Asian markets looked set for a tumble on Tuesday amid a wall of worries, including what the U.S. Federal Reserve will telegraph to the market at its meeting later this week. Wall Street’s tumble on Monday and early declines Tuesday in Japan’s and South Korea’s markets offered negative cues.
“Most wonderful time of the year it is not if you own stocks,” Chris Rupkey, chief financial economist at MUFG Union Bank, said in a note on Monday U.S. time.
“There isn’t any thinking going on, there’s just selling in illiquid year-end markets,” Rupkey said.
Indeed, he noted that while Federal Reserve interest rate hikes were tipped as the reason stocks fell in early October, the Fed’s newfound apparent reluctance to hike much further appears to be sending stocks ever lower.
“For all we know, investors will be suspicious if the Fed backs off its gradual pace of rate hikes at Wednesday’s meeting because it might indicate policy officials are worried about the economic growth outlook,” he said.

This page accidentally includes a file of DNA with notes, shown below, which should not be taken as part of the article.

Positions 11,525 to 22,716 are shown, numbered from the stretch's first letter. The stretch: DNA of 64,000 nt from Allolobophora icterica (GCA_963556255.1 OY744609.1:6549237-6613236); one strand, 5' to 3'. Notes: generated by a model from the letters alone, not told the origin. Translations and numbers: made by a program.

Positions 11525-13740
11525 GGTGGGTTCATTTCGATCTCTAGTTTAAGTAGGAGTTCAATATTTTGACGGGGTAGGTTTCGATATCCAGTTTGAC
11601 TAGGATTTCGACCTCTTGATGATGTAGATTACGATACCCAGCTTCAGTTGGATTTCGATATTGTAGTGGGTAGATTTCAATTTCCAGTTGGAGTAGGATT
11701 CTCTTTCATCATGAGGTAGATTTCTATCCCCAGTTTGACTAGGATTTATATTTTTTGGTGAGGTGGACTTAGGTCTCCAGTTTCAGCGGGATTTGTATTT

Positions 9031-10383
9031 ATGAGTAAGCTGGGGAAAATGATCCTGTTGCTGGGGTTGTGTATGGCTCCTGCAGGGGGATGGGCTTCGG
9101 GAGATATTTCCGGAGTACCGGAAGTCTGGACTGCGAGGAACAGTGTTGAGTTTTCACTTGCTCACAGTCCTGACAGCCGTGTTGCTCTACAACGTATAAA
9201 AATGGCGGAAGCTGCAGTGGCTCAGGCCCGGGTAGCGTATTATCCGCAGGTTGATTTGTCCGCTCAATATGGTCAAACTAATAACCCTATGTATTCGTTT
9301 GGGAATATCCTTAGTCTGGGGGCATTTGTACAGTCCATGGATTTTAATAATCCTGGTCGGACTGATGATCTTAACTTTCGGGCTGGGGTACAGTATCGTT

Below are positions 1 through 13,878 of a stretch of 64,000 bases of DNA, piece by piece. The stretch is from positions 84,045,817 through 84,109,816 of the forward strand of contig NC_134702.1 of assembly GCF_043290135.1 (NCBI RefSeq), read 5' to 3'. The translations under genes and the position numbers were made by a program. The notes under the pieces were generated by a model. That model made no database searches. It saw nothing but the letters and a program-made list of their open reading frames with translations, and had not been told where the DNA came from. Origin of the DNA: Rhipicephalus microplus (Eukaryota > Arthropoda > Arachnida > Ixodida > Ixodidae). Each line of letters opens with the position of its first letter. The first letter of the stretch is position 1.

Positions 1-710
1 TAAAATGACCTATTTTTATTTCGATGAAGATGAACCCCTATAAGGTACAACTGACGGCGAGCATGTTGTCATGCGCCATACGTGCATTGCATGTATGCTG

But Rupkey also pointed to a wall of worries, from the investigations into Russia’s interference in the U.S. election and over U.S. President Trump, fears Obamacare will be ended, fears the U.S. federal government will shutdown later this week, Trump tweets over the Fed, Brexit and a drop in oil prices.
Japan’s Nikkei 225 index dropped 1.54 percent in early trade, while South Korea’s Kospi index opened down 0.66 percent.
Singapore’s Straits Times Index rose 1.21 percent to 3114.25 on Monday; December futures for the index were at 3109 on Monday, while January and February futures were at 3112 and 3114 respectively.
Hong Kong’s Hang Seng Index shed 0.03 percent to 26,087.98 on Monday, while China’s CSI 300 was down 0.15 percent at 3161.197.
Malaysia’s KLCI index fell 1.22 percent to 1641.62 on Monday, while Indonesia’s IDX Composite lost 1.31 percent to 6089.30.
The Dow Jones Industrial Average tumbled 2.11 percent to 23,592.98, the Nasdaq Composite dropped 2.27 percent to 6753.73 and the S&P 500 lost 2.08 percent to 2545.94. Futures for the three indexes were higher in early trade.
Nymex WTI crude oil futures for January were down 1.20 percent at US$49.28 a barrel at 7:50 A.M. SGT, while ICE Brent crude oil futures for February were off 1.11 percent at US$59.61 a barrel at 6:59 A.M. SGT, according to Bloomberg data.